It was not an entirely popular choice. The Jacobites – supporters of the old Stuart monarchy – rioted in at least twenty English towns. It was worse in Scotland, still smarting with outraged national grievance at the Act of Union, which linked the nations together in 1707, and whose simmering discontents erupted into the uprisings of 1715 and 1745. Although on those occasions it looked as if Hanoverians might be forced back to the electorate that was always their first love, they hung on, somewhat despite themselves, and it was their dynasty that ruled Britain until the death of George III’s son, William IV, in 1837.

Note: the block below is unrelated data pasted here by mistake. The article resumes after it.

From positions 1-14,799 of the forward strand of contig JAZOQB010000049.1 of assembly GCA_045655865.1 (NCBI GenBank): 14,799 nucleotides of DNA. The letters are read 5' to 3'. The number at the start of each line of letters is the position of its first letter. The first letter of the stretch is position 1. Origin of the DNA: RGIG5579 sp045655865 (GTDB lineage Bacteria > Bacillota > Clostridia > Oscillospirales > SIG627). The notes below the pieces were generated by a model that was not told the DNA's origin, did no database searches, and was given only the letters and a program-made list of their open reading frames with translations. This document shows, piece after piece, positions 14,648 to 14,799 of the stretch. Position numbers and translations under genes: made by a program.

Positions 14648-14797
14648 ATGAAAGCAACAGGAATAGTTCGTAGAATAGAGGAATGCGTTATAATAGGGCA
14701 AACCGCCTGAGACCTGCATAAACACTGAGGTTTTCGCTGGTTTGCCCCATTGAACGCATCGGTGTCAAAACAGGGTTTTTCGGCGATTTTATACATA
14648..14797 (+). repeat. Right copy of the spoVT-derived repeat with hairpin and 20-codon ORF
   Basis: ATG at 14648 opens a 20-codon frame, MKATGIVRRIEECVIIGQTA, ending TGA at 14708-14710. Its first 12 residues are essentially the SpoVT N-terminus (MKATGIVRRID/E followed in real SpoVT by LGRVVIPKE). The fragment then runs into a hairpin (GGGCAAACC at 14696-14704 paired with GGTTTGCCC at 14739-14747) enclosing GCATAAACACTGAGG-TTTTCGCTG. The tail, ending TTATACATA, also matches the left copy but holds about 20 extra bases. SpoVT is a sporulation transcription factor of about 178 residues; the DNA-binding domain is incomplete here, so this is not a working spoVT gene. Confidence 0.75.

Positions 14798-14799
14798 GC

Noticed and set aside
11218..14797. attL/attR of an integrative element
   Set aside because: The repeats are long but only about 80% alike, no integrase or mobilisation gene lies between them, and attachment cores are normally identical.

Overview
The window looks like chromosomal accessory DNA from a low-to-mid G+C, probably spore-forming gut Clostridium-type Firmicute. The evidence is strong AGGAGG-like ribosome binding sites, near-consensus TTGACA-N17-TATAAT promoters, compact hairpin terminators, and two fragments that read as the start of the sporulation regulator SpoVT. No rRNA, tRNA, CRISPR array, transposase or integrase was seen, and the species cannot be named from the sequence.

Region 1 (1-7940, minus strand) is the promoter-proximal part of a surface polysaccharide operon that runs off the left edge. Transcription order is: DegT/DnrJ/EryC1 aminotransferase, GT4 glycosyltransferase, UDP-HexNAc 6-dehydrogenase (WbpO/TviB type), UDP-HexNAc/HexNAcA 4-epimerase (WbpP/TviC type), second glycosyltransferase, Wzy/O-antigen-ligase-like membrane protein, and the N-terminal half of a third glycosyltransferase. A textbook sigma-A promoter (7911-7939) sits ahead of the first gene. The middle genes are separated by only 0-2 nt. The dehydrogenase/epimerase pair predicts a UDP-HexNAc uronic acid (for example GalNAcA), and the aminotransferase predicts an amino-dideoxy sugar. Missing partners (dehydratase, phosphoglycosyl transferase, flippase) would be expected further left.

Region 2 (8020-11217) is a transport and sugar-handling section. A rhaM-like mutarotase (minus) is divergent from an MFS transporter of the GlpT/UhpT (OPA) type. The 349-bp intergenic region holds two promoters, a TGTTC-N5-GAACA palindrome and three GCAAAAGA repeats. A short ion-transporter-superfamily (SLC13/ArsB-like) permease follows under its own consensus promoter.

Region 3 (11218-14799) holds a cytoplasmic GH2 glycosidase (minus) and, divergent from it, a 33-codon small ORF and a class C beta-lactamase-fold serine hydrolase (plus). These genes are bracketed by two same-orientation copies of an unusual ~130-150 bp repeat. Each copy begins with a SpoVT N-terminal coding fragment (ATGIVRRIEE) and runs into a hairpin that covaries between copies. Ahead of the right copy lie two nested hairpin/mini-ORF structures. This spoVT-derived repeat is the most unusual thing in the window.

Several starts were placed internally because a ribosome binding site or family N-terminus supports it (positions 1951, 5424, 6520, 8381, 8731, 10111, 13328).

As a child, the diarist Horace Walpole, who wrote so voluminously about George I’s successors, had a brief encounter with the first of the Hanoverians. His father, Sir Robert Walpole, was George’s first minister, and as such was able to gratify for his son ‘the first vehement inclination that I ever expressed … to see the king’. He was taken in the evening to St James’s Palace and, after supper, informally introduced to the monarch. The ten-year-old Horace ‘knelt down and kissed his hand, he said a few words to me, and my conductress led me back to my mother’. Writing nearly seventy years later, Walpole recalled that ‘the person of the king is as perfect in my memory, as if I saw him but yesterday. It was that of an elderly man, rather pale and exactly like his pictures and coins; tall; of an aspect rather good than august; and with a dark tie wig, a plain coat, waistcoat and breeches of a snuff-coloured cloth, with stockings of the same colour, and a blue riband all over.’ He had, he thought in retrospect, been remarkably indulged, for the king ‘took me up in his arms, kissed me and chatted some time’.2